Friday, April 9, 2010

Antigua Guatemala Part II

Wedding photos on the streets of Antigua Guatemala
Phew! Relaxing after a busy few weeks with the Combees visiting from Owen Sound, Ontario and the Semana Santa (Easter) weekend. Highlights of the week included another trip to Antigua, lunch at the Juayua food fair followed by zip-lining with Canopy Tours in Apaneca, and a few days at a beach house in Tunco.
The church at the parque central from the balcony of a public building

We piled into the Honda Pilot and headed to the Guatemala border. They seemed to have changed the rules because now we all have to get out of the car on both sides of the border. A few weeks earlier, only I had to get out with the passports. I complained to the desk guy and then spoke with the supervisor who said it was an interim program and they were going to streamline it soon. I was a bit pissed off that we all had to get out of the car and go inside while we saw several cars just drive through.

Crossing the border into Guatemala

There was more construction this time but we weren’t delayed very long. Going through Guatemala City, we stopped at the Pricesmart to look for stuff not available in El Salvador and then a Toyota dealership to look for car parts for a friend. Then down the mountain into Antigua. I had booked my friends into a nice little hotel http://www.hotelentrevolcanes.com/index.php which was right in front of the market. Nice place (although you may want to avoid the rooms overlooking the streets since it can get noisy in the morning) and great staff. Whenever we had to ask for something, the answer was always "yes". From staying out late to smoking cigars in the garden to checking out really late to leaving my car in their lot to having extra people for breakfast, they were always completely accommodating.

First floor of the Hotel Entre Volcanes

We met up with our friend Sandy who had been studying at the Christian Spanish Academy (not particularly religious but very professional) and doing a homestay. Hotels in Antigua are quite pricey at about $70 + per night but the homestays are really cheap - around $120 per week which includes all meals.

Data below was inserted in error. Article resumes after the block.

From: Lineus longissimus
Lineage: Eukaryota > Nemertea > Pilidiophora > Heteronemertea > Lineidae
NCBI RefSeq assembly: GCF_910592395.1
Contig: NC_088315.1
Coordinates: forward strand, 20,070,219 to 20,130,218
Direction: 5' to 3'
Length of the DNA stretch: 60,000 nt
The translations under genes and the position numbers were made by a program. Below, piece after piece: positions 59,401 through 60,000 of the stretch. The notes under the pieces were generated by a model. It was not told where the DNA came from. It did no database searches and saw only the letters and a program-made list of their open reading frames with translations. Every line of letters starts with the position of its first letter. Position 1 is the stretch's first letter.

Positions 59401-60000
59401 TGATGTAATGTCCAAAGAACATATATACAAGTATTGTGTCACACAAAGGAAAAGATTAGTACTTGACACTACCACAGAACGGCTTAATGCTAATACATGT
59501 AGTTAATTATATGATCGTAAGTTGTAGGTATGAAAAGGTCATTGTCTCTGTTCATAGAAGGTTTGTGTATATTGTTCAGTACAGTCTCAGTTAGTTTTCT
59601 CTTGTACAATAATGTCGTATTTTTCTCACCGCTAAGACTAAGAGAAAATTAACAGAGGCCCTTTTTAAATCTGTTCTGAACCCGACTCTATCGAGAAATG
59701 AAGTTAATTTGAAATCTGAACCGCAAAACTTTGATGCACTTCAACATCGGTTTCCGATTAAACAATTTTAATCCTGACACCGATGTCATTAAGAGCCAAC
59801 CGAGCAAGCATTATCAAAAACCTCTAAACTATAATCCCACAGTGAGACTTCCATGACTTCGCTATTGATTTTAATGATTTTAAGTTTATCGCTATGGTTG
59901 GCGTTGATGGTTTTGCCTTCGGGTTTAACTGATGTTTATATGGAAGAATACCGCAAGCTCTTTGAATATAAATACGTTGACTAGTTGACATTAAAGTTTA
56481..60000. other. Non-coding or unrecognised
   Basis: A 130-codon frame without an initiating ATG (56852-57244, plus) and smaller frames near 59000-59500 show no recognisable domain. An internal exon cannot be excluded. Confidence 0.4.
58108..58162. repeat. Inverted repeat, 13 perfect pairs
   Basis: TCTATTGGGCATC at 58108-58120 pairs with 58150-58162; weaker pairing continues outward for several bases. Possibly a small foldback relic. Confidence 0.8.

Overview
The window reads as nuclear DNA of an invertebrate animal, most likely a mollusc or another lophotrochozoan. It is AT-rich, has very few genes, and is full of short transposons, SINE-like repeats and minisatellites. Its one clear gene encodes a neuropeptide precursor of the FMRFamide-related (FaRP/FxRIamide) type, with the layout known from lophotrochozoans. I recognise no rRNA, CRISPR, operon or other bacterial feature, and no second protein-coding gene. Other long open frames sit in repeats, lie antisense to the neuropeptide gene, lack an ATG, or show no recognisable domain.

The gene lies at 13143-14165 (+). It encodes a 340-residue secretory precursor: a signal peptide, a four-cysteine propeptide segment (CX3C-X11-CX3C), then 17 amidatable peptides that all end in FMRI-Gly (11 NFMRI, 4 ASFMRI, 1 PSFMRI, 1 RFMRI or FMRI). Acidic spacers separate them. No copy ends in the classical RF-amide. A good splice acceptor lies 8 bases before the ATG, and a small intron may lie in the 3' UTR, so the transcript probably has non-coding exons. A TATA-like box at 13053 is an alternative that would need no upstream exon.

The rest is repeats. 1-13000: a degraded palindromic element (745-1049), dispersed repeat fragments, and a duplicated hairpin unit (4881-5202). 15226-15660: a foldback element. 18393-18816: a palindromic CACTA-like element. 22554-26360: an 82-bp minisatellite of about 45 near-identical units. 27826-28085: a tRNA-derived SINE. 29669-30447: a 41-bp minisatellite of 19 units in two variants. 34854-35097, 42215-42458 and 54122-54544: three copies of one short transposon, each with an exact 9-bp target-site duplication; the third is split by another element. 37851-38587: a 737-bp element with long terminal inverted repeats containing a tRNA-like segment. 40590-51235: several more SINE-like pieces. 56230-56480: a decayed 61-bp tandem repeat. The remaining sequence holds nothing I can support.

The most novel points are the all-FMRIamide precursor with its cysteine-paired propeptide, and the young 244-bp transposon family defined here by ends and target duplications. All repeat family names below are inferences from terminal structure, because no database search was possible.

We did the usual ... shopping in the market for clothes for the kids, white belts, woven goods. Ate at the restaurant in front of the market (Restarante de los Antiguenos?) which has really good and inexpensive local favourites. I had the white bean stew with tortillas ... and a giant Gallo beer.

I stashed my stuff at Michael’s place and we went for a walk. He has been there for about a year now and knows a lot of interesting people and places. We stopped at a tiny but very cool looking restaurant called Hector’s in front of the Merced church which was preparing for a private party ... will have to eat there next time but it may be hard to find since they don’t have a sign. Then we dropped into the Jungle Party Hostal to chat with Monica, the Salvadoran owner of the place. She set up the first hostal in Guatmala ten years ago and now has a very successful and popular place. She was planning on heading back to El Salvador the next day so we decided that she would come with us. We left El Salvador with 5 people and were returning with 7. Check out her place at http://www.junglepartyhostal.com/

Michael recommended we go to La Pena de Sol Latina for dinner. The place is around the corner from the hotel and he is friends with Bill and Mary, a semi-retired American couple who have built a charming and cozy restaurant with a tasty and very inexpensive menu. Their signature drink is a delicious coconut lemonade. Bill is a former session musician who played for years in Memphis (with the likes of Johnny Cash and Carl Perkins) and even raced in Nascar for a while. Now he plays with a local band that fronts Peruvian pan flutes. They also sell these amazing hand made candle screens with colourful and whimsical inserts (Kath bought one with pieces of a coke bottle built in) with the monies going to charity. Check them out at http://www.facebook.com/group.php?gid=43415256326

The Combee/McKerihens and Sandy at the arch

So after the show and many drinks, I went back to the Hotel to smoke a cigar with Jeff. It was pretty chilly by then but we had hot coffee with rum to keep us warm. Then headed back to crash again on Michael’s couch.

A new market popped up on the site of some church ruins

The next morning, we had planned on getting an early start but between shopping and meeting up with Sandy and Monica and having lunch, we didn’t get away until about 3:00 pm. Boy, just in time for very heavy rush hour traffic and major construction delays. We should have taken the coastal route but, instead, took the north route and there was one stretch which was down to one lane and where we were basically parked for 30 minutes. Then I took the wrong road and then we dropped Monica at her Dad’s place in Santa Ana ... and finally got home about 6 hours later! Oh, we all had to get out of the car, again, on both sides of the border. Then we were stopped by cops twice to look through the car. I asked if they were targeting Canadian tourists and one cop said it was just a routine and random search.

I think I’ll be heading back in a few weeks. Deb is coming for a visit from Owen Sound and she wants to check out Antigua. There are so many interesting places to see and restaurants to eat at that the place never gets boring. I want to check out Hector’s with Michael.